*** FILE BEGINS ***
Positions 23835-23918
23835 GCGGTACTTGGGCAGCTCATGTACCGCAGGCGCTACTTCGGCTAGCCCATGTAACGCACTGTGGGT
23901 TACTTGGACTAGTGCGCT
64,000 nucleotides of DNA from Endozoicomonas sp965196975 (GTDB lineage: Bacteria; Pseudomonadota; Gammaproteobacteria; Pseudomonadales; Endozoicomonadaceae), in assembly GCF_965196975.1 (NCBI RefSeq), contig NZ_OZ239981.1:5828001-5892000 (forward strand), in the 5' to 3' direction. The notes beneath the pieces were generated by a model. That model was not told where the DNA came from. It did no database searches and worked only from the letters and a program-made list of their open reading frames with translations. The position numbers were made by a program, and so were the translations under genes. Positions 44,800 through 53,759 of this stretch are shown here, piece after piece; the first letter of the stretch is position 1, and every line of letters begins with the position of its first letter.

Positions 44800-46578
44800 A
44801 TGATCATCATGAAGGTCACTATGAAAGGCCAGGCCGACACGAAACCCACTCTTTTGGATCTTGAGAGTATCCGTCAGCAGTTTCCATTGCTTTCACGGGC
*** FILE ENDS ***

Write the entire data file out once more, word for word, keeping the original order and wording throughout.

Positions 23835-23918
23835 GCGGTACTTGGGCAGCTCATGTACCGCAGGCGCTACTTCGGCTAGCCCATGTAACGCACTGTGGGT
23901 TACTTGGACTAGTGCGCT
64,000 nucleotides of DNA from Endozoicomonas sp965196975 (GTDB lineage: Bacteria; Pseudomonadota; Gammaproteobacteria; Pseudomonadales; Endozoicomonadaceae), in assembly GCF_965196975.1 (NCBI RefSeq), contig NZ_OZ239981.1:5828001-5892000 (forward strand), in the 5' to 3' direction. The notes beneath the pieces were generated by a model. That model was not told where the DNA came from. It did no database searches and worked only from the letters and a program-made list of their open reading frames with translations. The position numbers were made by a program, and so were the translations under genes. Positions 44,800 through 53,759 of this stretch are shown here, piece after piece; the first letter of the stretch is position 1, and every line of letters begins with the position of its first letter.

Positions 44800-46578
44800 A
44801 TGATCATCATGAAGGTCACTATGAAAGGCCAGGCCGACACGAAACCCACTCTTTTGGATCTTGAGAGTATCCGTCAGCAGTTTCCATTGCTTTCACGGGC